From Murfreesboro.

American Citizen (Canton, MS), November 14, 1862

From the first number of the Daily Rebel Banner, a new publication at Murfreesboro, Tennessee, we clip the following:

A jolly time this, for Murfreesboro. On every side the eye meets nothing but the pomp and circumstance, the soul-stirring din and picturesque tumult of glorious war—the steady tramp of veteran infantry, with banners streaming in the wind—the heavy roll of artillery, whose bright field pieces shine like mirrors in the sun, and anon the dashing charge of the cavalry, passing like phantoms in a cloud of dust. Every avenue leading to the city discloses the pleasant spectacle of arriving multitudes of men, women and children, with joyful faces, once more permitted to “go at large,” to greet and be greeted, and to enjoy the blessed privileges of freedom. No more shackled hands; no more manacles; no more Yankees. The old times loom up again, out of the hazy terrors of an oppression of six months, which already begin to wear away, like the remembrance of some hideous nightmare.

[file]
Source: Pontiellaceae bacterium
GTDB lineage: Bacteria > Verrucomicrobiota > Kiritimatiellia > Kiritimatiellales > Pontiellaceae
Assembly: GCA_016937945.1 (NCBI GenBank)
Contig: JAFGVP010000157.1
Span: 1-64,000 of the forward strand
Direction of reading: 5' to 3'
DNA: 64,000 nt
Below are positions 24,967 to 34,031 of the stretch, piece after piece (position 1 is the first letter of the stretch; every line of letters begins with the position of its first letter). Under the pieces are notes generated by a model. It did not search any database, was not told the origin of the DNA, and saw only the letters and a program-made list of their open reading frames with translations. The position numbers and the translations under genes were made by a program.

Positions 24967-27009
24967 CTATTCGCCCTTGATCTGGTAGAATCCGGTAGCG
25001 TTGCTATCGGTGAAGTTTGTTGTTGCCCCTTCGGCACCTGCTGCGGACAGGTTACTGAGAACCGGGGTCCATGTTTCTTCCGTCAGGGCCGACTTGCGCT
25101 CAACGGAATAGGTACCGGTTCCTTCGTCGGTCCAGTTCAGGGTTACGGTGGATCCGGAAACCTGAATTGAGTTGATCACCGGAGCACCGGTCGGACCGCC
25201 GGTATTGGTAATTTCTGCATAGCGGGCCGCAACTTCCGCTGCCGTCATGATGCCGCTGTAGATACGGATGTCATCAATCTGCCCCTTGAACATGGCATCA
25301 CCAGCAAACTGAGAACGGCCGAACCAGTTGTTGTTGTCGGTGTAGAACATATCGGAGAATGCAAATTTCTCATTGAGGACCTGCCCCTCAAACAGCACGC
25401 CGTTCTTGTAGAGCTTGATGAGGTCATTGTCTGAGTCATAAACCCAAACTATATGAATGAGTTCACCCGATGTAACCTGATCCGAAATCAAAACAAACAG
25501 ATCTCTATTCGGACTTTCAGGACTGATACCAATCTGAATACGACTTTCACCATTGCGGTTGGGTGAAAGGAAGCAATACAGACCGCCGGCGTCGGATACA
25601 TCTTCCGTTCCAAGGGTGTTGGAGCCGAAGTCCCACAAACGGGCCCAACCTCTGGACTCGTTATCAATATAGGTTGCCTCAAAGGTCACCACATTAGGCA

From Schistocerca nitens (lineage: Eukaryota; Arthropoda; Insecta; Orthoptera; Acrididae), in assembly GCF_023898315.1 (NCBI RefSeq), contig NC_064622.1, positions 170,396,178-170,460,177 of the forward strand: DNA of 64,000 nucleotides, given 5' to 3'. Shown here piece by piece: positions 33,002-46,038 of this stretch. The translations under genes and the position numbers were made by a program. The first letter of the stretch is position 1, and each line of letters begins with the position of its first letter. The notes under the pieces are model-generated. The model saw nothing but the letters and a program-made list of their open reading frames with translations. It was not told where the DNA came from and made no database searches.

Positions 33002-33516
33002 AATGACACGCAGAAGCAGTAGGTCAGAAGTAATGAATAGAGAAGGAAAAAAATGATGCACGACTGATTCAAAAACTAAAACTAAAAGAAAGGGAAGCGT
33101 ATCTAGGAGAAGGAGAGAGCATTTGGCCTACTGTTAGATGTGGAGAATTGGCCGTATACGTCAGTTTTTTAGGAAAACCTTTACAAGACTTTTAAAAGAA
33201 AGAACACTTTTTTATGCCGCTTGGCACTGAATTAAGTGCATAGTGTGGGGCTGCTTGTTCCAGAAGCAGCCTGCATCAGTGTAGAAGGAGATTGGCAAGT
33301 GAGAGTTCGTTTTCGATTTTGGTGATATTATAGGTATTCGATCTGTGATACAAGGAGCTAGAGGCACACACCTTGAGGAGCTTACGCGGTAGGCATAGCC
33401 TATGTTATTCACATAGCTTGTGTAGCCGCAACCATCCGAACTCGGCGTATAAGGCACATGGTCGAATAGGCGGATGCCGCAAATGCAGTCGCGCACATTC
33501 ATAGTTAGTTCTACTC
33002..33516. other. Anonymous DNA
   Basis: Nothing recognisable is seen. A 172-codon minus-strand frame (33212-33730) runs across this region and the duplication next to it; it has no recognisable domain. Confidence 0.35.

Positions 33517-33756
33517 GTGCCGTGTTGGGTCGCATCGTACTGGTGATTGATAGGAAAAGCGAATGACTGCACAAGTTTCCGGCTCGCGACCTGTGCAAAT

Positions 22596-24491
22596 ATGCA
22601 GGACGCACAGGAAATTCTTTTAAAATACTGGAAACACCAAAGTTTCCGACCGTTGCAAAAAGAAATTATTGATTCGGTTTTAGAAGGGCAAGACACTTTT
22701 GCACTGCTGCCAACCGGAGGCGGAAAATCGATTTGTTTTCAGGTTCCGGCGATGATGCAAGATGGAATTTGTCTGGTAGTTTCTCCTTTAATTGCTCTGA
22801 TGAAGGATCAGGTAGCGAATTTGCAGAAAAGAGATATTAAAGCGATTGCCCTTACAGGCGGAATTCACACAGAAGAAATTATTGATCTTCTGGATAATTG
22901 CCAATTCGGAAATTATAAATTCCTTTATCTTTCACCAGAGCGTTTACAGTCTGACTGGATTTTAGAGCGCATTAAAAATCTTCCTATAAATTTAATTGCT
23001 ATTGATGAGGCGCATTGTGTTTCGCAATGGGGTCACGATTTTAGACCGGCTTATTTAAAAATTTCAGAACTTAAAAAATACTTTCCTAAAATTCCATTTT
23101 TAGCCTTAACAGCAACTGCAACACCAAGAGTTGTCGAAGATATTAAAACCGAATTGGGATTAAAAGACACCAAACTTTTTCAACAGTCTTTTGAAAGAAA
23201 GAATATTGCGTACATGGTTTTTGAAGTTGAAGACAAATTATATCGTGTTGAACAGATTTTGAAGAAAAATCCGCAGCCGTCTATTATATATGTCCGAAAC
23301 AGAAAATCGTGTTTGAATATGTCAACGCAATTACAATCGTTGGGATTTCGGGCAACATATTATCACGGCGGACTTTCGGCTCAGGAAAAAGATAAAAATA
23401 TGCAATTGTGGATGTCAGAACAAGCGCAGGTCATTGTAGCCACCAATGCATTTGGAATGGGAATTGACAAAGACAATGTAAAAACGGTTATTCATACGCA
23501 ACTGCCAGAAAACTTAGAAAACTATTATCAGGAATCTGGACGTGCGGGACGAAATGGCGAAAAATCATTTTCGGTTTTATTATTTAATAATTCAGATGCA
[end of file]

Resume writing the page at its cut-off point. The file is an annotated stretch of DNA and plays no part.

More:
Murfreesboro’ presents quite a military appearance, and everything indicates a forward movement. . . .

Quite a cortege of goods was overhauled near Murfreesboro’ yesterday afternoon, containing hats, boots, shoes, and other supplies much needed by the army.


Civil War

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